In-depth reviews

Toyota RAV4 SUV - MPG, running costs & CO2

Low emissions will win the Toyota RAV4 friends

Carbuyer Rating

4.0 out of 5

Owners Rating

4.5 out of 5

Read owner reviews
MPG, running costs & CO2 Rating

4.5 out of 5

Unlike the vast majority of its rivals, Toyota has taken the bold decision to offer the latest RAV4 with hybrid powertrains only. The entry-level version is described by Toyota as a 'self-charging hybrid', because it harvests the energy normally lost as you drive from deceleration and braking into a small battery. It doesn't have enough capacity to propel the RAV4 alone for any considerable distance but it means you’ll never need to charge it up by plugging it in.

It’s still impressively efficient for an SUV, which is all the more surprising given its large 2.5-litre petrol engine. Thanks to the boost from its electric motor, fuel-efficiency is rated at up to 50mpg for the front-wheel drive model, with the all-wheel drive car capable of around 48mpg. Both models are company-car tax friendly thanks to CO2 emissions of 126-133g/km. This results in a medium Benefit-in-Kind (BiK) rating.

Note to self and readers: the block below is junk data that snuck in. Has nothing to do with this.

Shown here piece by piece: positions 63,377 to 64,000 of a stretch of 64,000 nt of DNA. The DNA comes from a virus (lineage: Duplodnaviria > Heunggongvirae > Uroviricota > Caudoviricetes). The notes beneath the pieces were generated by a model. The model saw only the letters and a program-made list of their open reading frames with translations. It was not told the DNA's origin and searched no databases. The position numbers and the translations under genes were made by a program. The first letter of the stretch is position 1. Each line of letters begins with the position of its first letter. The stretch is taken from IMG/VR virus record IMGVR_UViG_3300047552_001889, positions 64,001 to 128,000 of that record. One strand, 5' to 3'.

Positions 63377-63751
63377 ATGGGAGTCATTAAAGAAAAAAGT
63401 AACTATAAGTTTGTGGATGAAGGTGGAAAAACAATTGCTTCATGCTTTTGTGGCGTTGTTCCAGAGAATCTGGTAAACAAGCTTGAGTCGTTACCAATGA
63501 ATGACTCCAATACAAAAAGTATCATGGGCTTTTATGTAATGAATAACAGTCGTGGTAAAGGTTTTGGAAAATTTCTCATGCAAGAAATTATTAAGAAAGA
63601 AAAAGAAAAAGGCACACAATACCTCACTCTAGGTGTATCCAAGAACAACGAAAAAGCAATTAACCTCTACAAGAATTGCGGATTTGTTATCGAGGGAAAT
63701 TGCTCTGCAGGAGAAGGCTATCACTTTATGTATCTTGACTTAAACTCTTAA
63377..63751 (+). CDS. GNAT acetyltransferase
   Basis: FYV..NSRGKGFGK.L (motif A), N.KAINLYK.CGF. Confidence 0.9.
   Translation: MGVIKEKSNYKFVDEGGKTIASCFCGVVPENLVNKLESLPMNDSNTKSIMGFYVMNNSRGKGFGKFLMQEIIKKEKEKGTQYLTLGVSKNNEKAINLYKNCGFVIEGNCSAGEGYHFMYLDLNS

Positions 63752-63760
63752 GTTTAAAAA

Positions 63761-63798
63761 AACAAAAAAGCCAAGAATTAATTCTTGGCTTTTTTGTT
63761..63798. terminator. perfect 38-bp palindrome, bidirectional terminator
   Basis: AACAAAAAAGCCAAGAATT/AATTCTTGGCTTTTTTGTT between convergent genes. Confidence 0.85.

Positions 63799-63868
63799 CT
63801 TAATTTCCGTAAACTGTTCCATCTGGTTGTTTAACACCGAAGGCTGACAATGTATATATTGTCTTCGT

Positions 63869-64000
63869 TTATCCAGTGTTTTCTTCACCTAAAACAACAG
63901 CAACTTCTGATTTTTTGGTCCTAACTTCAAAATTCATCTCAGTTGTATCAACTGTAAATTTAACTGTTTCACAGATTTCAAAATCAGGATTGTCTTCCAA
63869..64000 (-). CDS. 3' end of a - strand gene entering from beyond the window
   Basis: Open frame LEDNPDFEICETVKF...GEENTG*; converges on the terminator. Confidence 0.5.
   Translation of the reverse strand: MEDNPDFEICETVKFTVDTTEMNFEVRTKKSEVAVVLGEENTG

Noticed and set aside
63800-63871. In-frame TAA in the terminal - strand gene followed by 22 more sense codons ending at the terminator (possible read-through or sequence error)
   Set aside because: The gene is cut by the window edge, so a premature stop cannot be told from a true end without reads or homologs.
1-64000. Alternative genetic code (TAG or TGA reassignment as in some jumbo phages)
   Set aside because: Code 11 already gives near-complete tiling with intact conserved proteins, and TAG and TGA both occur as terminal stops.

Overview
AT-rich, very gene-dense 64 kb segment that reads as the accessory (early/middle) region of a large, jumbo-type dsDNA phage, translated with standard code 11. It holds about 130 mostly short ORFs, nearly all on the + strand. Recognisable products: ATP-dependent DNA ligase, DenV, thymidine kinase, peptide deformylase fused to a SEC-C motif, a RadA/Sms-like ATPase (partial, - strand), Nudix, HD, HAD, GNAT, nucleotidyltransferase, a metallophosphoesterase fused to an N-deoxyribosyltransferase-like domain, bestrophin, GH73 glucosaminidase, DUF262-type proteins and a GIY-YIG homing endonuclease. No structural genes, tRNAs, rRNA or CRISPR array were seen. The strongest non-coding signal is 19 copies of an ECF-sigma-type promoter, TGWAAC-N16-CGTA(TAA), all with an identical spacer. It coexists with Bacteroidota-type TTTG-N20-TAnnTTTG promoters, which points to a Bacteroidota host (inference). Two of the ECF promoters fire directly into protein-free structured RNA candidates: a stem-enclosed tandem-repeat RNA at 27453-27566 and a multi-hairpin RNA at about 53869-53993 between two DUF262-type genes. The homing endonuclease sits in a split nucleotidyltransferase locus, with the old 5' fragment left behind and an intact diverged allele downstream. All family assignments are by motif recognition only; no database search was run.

During our test with the front-wheel drive RAV4 Hybrid, we achieved just over 47mpg from a mixture of town and motorway driving. When driving in town traffic, we found that careful use of the accelerator makes it easy to maximise the cars pure-electric running, achieving around 40mpg when the petrol engine was used too.

The PHEV is equipped with a much larger 18.1kWh battery, which means it can be driven for up to 46 miles without the petrol engine. During our test drive, we managed 35 miles of electric range without eking out the battery charge. Recharging takes around 7.5 hours using a three-pin plug, which reduces to 2.5 hours when a 7kW home wallbox is available. Its electric range helps it achieve official figures of up to 282.5mpg and 22g/km of CO2, making it cheaper to run for company-car drivers thanks to its low BiK band. 

The RAV4 qualifies for a slightly reduced VED (road tax) annual payment, unless you really go to town with the optional extras and push it over the £40,000 mark, in which case there's a surcharge the first five times you have to pay tax.

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